Hundreds march from Cardiff to Greenham Common to mark 40th anniversary of women's peace protests
On August 26, 1981, a group of 36 women, men and children left their homes in Wales to protest against the arrival of US nuclear weapons at RAF Greenham Common.
The steps they took that day led to the formation of the Greenham women’s peace camp, which became the biggest female-led protest since women’s suffrage.
Today, exactly 40 years later, hundreds of people have set off from Cardiff on a 130-mile march to Greenham Common to recreate those steps.
The ‘Greenham Women Everywhere’ march will finish at the common on September 4.
To coincide with their arrival, and to mark the anniversary, the Greenham Control Tower charity will be running a programme of educational and interactive events on September 4 and 5.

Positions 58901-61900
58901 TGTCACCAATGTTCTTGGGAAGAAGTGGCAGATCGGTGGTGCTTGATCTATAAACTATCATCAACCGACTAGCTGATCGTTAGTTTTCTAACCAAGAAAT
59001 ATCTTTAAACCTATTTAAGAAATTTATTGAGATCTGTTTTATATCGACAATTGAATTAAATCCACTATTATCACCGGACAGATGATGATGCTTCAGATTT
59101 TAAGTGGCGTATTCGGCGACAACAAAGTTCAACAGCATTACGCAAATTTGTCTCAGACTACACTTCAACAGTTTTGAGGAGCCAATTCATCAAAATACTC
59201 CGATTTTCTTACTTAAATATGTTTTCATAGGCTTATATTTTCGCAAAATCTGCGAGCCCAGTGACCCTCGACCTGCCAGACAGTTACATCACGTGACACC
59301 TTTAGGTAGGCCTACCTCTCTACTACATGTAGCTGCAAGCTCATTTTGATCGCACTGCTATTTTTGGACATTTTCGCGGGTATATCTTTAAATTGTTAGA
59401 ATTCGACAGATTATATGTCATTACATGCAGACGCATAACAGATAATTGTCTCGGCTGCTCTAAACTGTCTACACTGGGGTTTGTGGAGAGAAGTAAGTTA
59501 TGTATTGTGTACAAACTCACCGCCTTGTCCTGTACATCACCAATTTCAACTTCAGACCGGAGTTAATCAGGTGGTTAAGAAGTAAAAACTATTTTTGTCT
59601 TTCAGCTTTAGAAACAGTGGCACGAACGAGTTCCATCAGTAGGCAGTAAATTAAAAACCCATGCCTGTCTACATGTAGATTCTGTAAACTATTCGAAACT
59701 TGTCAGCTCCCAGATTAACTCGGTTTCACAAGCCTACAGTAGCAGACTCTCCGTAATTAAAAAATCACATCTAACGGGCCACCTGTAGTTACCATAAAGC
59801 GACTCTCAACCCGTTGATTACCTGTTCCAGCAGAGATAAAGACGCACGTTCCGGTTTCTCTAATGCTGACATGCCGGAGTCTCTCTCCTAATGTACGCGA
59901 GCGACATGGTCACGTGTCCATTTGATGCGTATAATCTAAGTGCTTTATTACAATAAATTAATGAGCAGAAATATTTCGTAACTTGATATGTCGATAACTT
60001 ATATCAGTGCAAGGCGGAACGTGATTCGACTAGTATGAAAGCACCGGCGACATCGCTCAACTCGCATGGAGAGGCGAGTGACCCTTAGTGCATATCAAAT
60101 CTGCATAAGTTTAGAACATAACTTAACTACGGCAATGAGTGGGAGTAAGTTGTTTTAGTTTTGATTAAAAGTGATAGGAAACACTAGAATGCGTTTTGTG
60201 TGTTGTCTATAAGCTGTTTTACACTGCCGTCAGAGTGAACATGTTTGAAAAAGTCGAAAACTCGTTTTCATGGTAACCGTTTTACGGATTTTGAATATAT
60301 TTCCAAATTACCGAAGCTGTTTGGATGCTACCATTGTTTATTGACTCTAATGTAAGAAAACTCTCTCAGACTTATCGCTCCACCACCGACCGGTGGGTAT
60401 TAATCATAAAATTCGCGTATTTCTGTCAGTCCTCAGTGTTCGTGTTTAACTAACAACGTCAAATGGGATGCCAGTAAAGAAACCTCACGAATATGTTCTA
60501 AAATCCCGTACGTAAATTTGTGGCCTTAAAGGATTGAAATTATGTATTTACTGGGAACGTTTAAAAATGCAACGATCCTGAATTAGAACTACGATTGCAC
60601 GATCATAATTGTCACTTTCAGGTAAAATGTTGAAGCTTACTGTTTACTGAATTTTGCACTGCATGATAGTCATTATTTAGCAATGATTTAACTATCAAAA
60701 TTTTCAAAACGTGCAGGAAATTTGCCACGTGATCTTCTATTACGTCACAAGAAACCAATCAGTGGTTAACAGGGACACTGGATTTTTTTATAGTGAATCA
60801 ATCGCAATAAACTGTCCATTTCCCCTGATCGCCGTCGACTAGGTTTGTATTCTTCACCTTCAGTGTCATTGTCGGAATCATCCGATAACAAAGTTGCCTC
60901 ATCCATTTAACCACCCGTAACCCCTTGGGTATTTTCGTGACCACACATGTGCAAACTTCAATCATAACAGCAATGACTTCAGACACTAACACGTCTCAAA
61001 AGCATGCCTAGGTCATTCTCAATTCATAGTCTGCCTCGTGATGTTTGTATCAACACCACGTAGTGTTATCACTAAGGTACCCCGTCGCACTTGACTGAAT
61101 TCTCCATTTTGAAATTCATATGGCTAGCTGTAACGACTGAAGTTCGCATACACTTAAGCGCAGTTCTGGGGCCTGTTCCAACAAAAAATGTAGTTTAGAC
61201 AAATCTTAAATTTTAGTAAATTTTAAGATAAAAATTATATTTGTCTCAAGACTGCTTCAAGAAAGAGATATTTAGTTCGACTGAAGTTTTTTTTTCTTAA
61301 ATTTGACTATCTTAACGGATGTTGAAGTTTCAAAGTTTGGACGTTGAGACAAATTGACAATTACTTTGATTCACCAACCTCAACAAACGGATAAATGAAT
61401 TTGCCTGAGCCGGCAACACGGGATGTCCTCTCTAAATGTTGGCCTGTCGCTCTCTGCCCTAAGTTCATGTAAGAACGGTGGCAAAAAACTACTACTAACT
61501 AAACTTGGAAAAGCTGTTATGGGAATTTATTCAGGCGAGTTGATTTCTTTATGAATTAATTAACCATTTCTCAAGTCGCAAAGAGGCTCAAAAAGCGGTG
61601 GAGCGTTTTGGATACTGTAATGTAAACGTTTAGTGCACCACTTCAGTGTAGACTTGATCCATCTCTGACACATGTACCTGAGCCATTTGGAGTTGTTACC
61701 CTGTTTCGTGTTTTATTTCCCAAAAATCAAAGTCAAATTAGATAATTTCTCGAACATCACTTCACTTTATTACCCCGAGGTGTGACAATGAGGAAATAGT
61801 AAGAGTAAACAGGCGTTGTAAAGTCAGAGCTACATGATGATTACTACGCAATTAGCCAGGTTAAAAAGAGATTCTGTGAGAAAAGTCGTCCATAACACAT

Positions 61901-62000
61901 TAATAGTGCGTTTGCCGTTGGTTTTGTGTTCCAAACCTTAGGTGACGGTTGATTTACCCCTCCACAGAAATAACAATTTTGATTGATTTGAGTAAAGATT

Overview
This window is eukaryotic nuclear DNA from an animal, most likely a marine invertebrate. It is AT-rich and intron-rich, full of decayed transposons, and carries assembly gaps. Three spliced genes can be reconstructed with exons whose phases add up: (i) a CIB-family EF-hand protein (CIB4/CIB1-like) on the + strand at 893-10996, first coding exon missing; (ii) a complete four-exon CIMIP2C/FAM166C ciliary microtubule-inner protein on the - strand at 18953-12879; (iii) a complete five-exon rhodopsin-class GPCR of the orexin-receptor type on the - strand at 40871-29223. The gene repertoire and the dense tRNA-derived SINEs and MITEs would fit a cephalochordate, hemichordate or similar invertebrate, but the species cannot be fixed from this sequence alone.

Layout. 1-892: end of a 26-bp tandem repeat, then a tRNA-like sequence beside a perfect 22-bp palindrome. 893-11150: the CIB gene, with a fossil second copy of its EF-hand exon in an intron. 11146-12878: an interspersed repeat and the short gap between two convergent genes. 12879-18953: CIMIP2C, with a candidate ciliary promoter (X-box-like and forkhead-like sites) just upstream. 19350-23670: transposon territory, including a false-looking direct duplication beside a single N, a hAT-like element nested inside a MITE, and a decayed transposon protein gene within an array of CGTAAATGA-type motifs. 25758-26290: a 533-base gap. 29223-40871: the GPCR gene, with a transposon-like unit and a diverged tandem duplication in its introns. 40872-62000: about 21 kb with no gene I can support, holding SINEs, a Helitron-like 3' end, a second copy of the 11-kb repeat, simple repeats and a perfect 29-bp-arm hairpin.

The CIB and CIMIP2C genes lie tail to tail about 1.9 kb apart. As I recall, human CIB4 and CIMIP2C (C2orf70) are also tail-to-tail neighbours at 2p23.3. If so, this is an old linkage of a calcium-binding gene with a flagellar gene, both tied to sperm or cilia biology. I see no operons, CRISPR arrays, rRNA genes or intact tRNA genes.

Part of the programme is an exhibition called ‘Both Sides of the Fence’, which will explore the history of the protests through the stories of Newbury residents, the police and the military who served at the time, as well as the women themselves.
The march, which has been organised in coordination with many of the women who lived and visited the camp, will stop overnight in the same places as the original – Newport, Chepstow, Bristol, Bath, Melksham, Devizes, Marlborough and Hungerford – with a “thank you ceremony” held in each place.
At its height, more than 70,000 women were at the peace camp and the protests attracted media interest from across the globe.
Although the last missiles left the base in 1991, the camp remained in place until 2000 and only disbanded after protesters won the right to house a memorial on the site.
Lying empty after RAF Greenham Common closed in September 1992, the control tower was bought by Greenham Parish Council in 2014
For more details about the weekend’s events, visit https://www.greenhamtower.org.uk/marking-steps/